Music of The Great War
Listening to Classic FM early this morning I was inspired by a piece of music
which was composed just before the outbreak of WW1 in August 1914.
Sospiri Opus 70 by Edward Elgar
Sir Edward William Elgar, 1st Baronet OM GCVO (2 June 1857 – 23 February 1934) was an English composer, born in the village of Lower Broadheath, a village just outside Worcester. Among his best-known compositions are the Enigma Variations, the Pomp and Circumstance Marches, several concertos for violin and cello, and two symphonies. He also composed classic choral works, including The Dream of Gerontius.
Listen to Sospiri
Sospiri, Op. 70, is an adagio for string orchestra, harp (or piano), and organ (or harmonium) composed by Edward Elgar just before the beginning of World War I.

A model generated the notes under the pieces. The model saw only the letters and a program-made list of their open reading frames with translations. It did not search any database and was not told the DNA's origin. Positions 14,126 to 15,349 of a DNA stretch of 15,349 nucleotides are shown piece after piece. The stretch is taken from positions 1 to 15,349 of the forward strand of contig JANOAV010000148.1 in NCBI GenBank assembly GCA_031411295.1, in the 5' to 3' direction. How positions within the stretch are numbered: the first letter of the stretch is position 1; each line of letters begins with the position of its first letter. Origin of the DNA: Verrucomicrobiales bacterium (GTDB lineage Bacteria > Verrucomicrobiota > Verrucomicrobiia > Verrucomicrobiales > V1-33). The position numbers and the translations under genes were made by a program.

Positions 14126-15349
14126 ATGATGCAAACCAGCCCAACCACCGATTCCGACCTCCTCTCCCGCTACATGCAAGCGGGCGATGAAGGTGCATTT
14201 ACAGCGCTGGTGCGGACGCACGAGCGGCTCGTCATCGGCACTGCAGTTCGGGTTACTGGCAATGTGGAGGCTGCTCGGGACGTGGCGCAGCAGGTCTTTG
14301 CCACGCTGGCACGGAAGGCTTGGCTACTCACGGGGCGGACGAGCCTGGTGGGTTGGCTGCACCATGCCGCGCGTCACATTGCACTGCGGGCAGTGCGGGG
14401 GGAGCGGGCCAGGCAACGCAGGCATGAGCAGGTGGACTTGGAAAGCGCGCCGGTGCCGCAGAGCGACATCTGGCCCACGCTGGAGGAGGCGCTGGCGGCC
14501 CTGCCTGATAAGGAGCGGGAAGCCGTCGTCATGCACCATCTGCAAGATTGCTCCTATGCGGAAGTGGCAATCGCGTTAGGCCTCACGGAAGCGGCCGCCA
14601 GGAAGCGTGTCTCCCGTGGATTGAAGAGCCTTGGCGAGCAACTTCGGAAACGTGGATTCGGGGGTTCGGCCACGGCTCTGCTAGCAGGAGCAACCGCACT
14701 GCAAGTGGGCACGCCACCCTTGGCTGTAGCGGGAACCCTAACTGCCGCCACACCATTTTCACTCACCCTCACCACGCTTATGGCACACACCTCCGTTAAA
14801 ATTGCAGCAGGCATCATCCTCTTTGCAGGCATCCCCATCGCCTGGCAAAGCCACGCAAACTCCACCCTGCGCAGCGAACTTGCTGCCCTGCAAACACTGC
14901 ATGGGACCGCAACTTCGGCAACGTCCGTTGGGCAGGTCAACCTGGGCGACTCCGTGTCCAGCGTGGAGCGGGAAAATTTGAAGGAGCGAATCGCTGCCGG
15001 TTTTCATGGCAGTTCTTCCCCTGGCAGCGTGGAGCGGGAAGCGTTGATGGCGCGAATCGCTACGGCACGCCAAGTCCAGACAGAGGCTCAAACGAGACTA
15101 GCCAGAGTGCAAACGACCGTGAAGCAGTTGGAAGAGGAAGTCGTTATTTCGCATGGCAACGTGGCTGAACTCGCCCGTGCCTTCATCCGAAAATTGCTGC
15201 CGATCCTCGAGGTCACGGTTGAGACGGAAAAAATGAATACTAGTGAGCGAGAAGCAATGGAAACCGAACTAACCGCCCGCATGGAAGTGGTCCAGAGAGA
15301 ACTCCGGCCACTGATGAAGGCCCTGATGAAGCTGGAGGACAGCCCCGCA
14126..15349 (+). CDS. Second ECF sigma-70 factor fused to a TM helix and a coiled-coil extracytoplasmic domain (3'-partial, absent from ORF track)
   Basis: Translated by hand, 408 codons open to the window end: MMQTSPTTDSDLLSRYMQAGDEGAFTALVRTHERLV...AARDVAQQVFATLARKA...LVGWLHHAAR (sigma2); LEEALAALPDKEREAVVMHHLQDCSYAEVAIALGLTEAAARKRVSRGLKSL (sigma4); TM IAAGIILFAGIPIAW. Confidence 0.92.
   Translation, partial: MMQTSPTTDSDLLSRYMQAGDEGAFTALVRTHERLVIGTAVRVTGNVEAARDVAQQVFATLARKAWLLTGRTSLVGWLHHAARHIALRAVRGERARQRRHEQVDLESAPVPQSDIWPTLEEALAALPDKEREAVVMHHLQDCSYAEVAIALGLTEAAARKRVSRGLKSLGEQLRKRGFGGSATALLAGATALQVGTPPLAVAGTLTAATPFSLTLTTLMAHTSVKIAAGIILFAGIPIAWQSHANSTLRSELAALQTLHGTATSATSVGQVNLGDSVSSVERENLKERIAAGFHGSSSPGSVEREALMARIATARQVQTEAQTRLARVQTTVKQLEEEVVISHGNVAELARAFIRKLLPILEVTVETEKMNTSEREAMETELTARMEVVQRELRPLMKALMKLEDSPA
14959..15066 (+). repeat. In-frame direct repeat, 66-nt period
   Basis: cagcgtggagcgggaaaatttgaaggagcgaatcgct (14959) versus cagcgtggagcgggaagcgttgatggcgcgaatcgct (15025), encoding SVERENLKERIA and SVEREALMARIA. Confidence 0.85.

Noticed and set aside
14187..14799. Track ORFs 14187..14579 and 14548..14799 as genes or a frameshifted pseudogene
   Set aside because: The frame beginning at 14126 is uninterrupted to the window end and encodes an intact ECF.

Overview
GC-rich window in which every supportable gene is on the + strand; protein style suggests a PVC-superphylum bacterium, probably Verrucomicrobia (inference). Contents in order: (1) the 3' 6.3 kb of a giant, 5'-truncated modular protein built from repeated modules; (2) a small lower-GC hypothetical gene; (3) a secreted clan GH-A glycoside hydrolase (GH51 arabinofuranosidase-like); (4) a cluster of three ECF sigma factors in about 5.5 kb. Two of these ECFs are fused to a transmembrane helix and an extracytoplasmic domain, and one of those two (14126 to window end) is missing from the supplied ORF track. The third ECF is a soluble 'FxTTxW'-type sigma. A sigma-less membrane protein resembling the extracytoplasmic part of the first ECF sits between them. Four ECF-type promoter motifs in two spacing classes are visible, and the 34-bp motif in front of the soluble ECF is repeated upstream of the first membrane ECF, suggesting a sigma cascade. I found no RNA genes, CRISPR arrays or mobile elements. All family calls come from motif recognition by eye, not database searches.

Originally intended for violin and piano and Elgar used it as a companion piece to Salut d'Amour and had in mind the title Soupir d'Amour (French for "Sigh of Love"). While composing it, however, he realised that he was writing something more intense, and so chose an Italian word, sospiri, meaning "sighs"
Sospiri with a performance time of approximately five minutes, was first performed on 15 August 1914 in Queen's Hall in London, conducted by Sir Henry Wood.
War was declared on the August 4th 1914.
The gentleness of Sospiri bears no resemblance to what would shortly be taking place on the Western Front.